By Amy Goodman
President Barack Obama’s re-election campaign launched its first Spanish-language ads this week, just after he returned from the Summit of the Americas. He spent three days in Colombia, longer than any president in U.S. history. The trip was marred, however, by a prostitution scandal involving the U.S. military and Secret Service. Gen. Martin Dempsey, chair of the U.S. Joint Chiefs of Staff, said, “We let the boss down, because nobody’s talking about what went on in Colombia other than this incident.” Dempsey is right. It also served as a metaphor for the U.S. government’s ongoing treatment of Latin America.
The scandal reportedly involves 11 members of the U.S. Secret Service and five members of the U.S. Army Special Forces, who allegedly met prostitutes at one or more bars in Cartagena and took up to 20 of the women back to their hotel, some of whom may have been minors. This all deserves thorough investigation, but so do the policy positions that Obama promoted while in Cartagena.
First, the war on drugs. Obama stated at the summit, “I, personally, and my administration’s position is that legalization is not the answer.” Ethan Nadelmann, founder and executive director of the Drug Policy Alliance, told me that, despite Obama’s predictable line, this summit showed “the transformation of the regional and global dialogue around drug policy. ... This is the first you’ve had a president saying that we’re willing to look at the possibility that U.S. drug policies are doing more harm than good in some parts of the world.” He credits the growing consensus across the political spectrum in Latin America, from key former presidents like Vicente Fox of Mexico, who supports legalization of drugs, to current leaders like Mexico’s Felipe Calderon, who cited the rapacious demand for drugs in the U.S. as the core of the problem.
Nadelmann went on: “You have the funny situation of Evo Morales, the leftist leader of Bolivia, former head of the coca growers’ union, lecturing the United States about—essentially, sounding like Milton Friedman—that ‘How can you expect us to reduce the supply when there is a demand?’ So there’s the beginning of a change here. I don’t think it’s going to be possible to put this genie back in the bottle.”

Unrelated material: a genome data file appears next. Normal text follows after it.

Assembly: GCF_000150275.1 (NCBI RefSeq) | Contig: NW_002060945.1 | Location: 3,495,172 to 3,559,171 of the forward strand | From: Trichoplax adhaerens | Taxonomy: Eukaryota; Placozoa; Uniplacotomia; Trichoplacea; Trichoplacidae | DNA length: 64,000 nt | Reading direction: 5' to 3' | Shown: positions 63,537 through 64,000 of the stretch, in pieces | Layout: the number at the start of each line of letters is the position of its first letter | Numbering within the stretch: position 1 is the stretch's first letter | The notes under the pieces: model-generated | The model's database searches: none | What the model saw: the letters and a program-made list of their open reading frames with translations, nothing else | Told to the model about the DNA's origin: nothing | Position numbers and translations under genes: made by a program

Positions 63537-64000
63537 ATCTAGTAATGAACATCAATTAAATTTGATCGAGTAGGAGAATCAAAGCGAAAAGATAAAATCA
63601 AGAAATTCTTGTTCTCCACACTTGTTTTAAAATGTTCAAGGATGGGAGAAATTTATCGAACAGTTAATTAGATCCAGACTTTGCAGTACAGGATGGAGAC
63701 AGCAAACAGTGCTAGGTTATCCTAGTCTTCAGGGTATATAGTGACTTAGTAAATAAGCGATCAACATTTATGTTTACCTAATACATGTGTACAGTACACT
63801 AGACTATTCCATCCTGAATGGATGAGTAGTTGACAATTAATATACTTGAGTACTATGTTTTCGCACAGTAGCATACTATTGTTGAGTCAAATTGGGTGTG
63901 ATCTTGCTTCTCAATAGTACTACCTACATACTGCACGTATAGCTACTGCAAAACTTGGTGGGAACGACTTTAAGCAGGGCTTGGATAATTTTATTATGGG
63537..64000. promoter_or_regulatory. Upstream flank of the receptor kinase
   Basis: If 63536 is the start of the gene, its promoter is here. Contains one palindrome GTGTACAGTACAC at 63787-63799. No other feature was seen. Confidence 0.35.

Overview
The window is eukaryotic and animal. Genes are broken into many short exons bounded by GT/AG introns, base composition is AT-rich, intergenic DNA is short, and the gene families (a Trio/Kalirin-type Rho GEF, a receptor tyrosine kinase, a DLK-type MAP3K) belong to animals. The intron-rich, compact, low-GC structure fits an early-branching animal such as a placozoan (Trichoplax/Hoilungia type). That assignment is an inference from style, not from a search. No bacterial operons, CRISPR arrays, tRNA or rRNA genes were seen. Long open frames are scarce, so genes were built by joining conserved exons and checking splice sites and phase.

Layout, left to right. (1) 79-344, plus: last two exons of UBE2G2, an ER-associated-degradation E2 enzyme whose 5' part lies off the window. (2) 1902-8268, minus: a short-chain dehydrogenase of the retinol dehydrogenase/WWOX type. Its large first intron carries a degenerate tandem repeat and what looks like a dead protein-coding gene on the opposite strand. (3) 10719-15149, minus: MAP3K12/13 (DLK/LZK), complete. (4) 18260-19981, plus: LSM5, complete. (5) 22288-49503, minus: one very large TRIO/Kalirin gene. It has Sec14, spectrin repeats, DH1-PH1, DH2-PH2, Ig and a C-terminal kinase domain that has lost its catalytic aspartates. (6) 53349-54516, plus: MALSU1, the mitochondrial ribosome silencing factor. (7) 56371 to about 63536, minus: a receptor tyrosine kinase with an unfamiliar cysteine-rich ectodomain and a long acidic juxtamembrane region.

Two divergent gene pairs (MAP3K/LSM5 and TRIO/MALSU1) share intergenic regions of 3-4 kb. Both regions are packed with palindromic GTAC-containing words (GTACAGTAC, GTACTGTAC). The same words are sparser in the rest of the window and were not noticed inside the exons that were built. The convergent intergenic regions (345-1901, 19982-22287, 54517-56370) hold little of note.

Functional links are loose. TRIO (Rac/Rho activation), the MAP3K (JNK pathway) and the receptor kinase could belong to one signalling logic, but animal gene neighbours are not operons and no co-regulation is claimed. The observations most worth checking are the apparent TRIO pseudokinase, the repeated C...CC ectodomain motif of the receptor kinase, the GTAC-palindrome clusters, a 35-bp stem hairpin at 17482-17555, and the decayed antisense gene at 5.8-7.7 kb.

Then there is trade. Obama and Colombian President Juan Manuel Santos also announced that the U.S.-Colombian Free Trade Agreement would take full force May 15. Colombian and U.S. labor leaders decried the move, since Colombia is the worst country on Earth for trade unionists. Labor organizers are regularly murdered in Colombia, with at least 34 killed in the past year and a half. When Obama was first running for president, he promised to oppose the Colombia FTA, “because the violence against unions in Colombia would make a mockery of the very labor protections that we have insisted be included in these kinds of agreements.” That year, 54 Colombian trade unionists were killed. AFL-CIO President Richard Trumka said the announcement “is deeply disappointing and troubling.” Republicans, on the other hand, are offering grudging praise to Obama for pushing the FTA.
On Cuba, Obama took the globally unpopular position of defending the U.S. embargo. Even at home, polls show that a strong majority of the American people and businesses support an end to the embargo. The U.S. also succeeded, once again, in banning Cuba from the summit, prompting Ecuadorian President Rafael Correa to boycott the meeting this year.
Responding to overall U.S. intransigence, other Western Hemisphere countries are organizing themselves. Greg Grandin, professor of Latin American history at New York University, told me: “Latin Americans themselves are creating these bodies that are excluding the United States, that are deepening integration, political and economic integration. This seems to be a venue in which they come together in order to criticize Washington, quite effectively.”
Grandin compared Obama’s Latin America policies to those of his predecessors: “The two main pillars of U.S. foreign policy—increasing neoliberalism and increasing militarism around drugs—continue. They feed off of each other and have created a crisis in that corridor, running from Colombia through Central America to Mexico. That’s been a complete disaster, and there’s no change.”
It will take more than a prostitution scandal to cover that up.
Denis Moynihan contributed research to this column.
Amy Goodman is the host of “Democracy Now!,” a daily international TV/radio news hour airing on more than 1,000 stations in North America. She is the author of “Breaking the Sound Barrier,” recently released in paperback and now a New York Times best-seller.
© 2012 Amy Goodman
Distributed by King Features Syndicate